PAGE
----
What’s your process for planning sets, especially ones like yours where the intent is to take listeners on a deep, entrancing journey? Does location, crowd, etc come into play?

My process is pretty simple actually. I just organize my music into “vibes,” or genres, before each show so that I can read the crowd and ride the energy of each dancefloor. That way if it seems they’re enjoying the harder techno sounds I can go that direction, or if they’re enjoying more melodic journeys then I can ride that energy, and so on. I’ve tried to plan out more of my sets before and it just doesn’t work. I really believe that music should be treated like a language, especially for DJs. When we’re sharing a dancefloor we’re having a conversation. It’s the DJ’s job to carry that conversation. Just like talking with your loved one or best friend, if I’m yelling my opinions and ideas the whole time it’s probably not going to be a very good time. Same thing when I DJ, if I just shove the music I want without any regard to how its being received then it isn’t going to be a vibe.

With this mindset it makes it next to impossible to plan out a set. I think it makes more sense for live shows and bands to have planned sets because it’s more of a “play-and-listen” environment, but on a dancefloor everyone is involved in the communication between the people playing music and the people listening to it. Location, crowd, and setting are huge for this. It’s like a psychedelic experience. The environment helps shape everything.

Tell our readers about some underrated acts they should be checking out right now.

Township Rebellion is at the top of my list right now. I saw them at Burning Man this year and it was some of the best music I’ve heard on the playa. Oscar L and Matt Sassari are really incredible producers in the harder tech world. I don’t think they’re underrated persay, but some people might not know them and I highly recommend them both.

Our good friend Rinzen is at the top of this list though. He’s quickly climbing to the top. His production knowledge is just mind blowing and as a DJ he sits with the best of them.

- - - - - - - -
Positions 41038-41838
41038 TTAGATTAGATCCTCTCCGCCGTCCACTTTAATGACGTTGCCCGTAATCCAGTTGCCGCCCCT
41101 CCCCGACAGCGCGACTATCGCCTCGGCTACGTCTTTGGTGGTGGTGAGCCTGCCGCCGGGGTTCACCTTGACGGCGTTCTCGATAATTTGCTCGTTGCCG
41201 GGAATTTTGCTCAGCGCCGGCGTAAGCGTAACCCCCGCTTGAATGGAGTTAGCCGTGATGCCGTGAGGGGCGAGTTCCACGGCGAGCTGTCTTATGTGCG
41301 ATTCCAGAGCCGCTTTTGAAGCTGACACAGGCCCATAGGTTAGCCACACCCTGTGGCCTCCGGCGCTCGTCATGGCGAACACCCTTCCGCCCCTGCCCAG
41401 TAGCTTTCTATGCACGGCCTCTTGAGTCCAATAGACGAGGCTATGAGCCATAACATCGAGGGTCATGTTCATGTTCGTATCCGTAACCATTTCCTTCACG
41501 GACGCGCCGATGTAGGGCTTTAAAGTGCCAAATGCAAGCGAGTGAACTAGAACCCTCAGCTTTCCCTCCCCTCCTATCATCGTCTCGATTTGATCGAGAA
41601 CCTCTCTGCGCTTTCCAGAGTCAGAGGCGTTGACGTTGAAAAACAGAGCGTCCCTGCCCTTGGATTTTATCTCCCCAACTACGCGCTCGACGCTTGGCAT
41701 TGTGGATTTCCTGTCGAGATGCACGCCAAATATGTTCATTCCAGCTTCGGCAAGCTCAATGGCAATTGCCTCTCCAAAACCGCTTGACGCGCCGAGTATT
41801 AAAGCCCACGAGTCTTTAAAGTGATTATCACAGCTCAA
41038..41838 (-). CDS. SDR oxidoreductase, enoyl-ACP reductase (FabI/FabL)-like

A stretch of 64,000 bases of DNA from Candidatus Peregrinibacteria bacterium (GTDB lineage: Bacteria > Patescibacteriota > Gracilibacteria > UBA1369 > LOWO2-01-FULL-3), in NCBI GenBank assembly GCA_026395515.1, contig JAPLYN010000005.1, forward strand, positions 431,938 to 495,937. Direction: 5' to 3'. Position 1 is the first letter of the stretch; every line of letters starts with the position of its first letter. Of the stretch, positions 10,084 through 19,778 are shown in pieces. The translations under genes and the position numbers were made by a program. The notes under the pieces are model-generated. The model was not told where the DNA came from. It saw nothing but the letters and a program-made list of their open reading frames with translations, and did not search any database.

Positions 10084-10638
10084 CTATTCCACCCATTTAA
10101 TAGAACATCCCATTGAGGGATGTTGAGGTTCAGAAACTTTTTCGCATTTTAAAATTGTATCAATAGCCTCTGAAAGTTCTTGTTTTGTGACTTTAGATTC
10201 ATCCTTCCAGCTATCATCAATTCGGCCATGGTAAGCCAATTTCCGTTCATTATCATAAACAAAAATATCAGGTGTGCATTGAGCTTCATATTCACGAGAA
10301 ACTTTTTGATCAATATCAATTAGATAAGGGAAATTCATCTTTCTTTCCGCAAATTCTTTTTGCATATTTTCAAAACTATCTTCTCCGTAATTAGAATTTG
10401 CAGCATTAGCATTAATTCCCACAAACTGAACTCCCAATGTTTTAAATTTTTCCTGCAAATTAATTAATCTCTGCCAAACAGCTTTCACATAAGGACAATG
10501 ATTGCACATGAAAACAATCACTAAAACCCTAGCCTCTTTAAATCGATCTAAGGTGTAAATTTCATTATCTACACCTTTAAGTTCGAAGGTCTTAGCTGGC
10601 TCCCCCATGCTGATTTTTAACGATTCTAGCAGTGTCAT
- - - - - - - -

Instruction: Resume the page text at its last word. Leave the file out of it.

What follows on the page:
It’s clear you, Rinzen, and Evan have a special synergy in the studio together. How does a session usually look between you guys? Are there any specific areas in that you specialize in or is it a fluid process? Ie, you think of the melodies, Evan tunes the percussion, etc

I’d say the flow between us is pretty even. We all help with percussion, synth work, melodies, and idea curation. We switch off on the gear and move around the positions frequently, but Rinzen does most of the computer work and has a technical side that Evan and I just don’t have yet. I know my way around ableton and synthesizers, but Rinzen went to school for sound engineering and his overall knowledge is very impressive. Any crazy idea or sound we dream up, he can help us create it. He’s really taught me a lot, as well as Evan, and has helped me take my production skills to the next level. The dynamic between us was undeniable from the second the three of us started working together. I’m so thankful to call them my friends and collaborators.

After seeing such a big community form around Desert Hearts Black/the sounds you’re pushing in general, what’s your take on why people are so drawn to this?

I think that the same thing is happening for melodic house and techno that we;ve seen happen over the last 5-10 years with tech house. When we first started touring there were markets in North America that were still new to tech house. Now that genre is received well pretty much wherever we go in the U.S.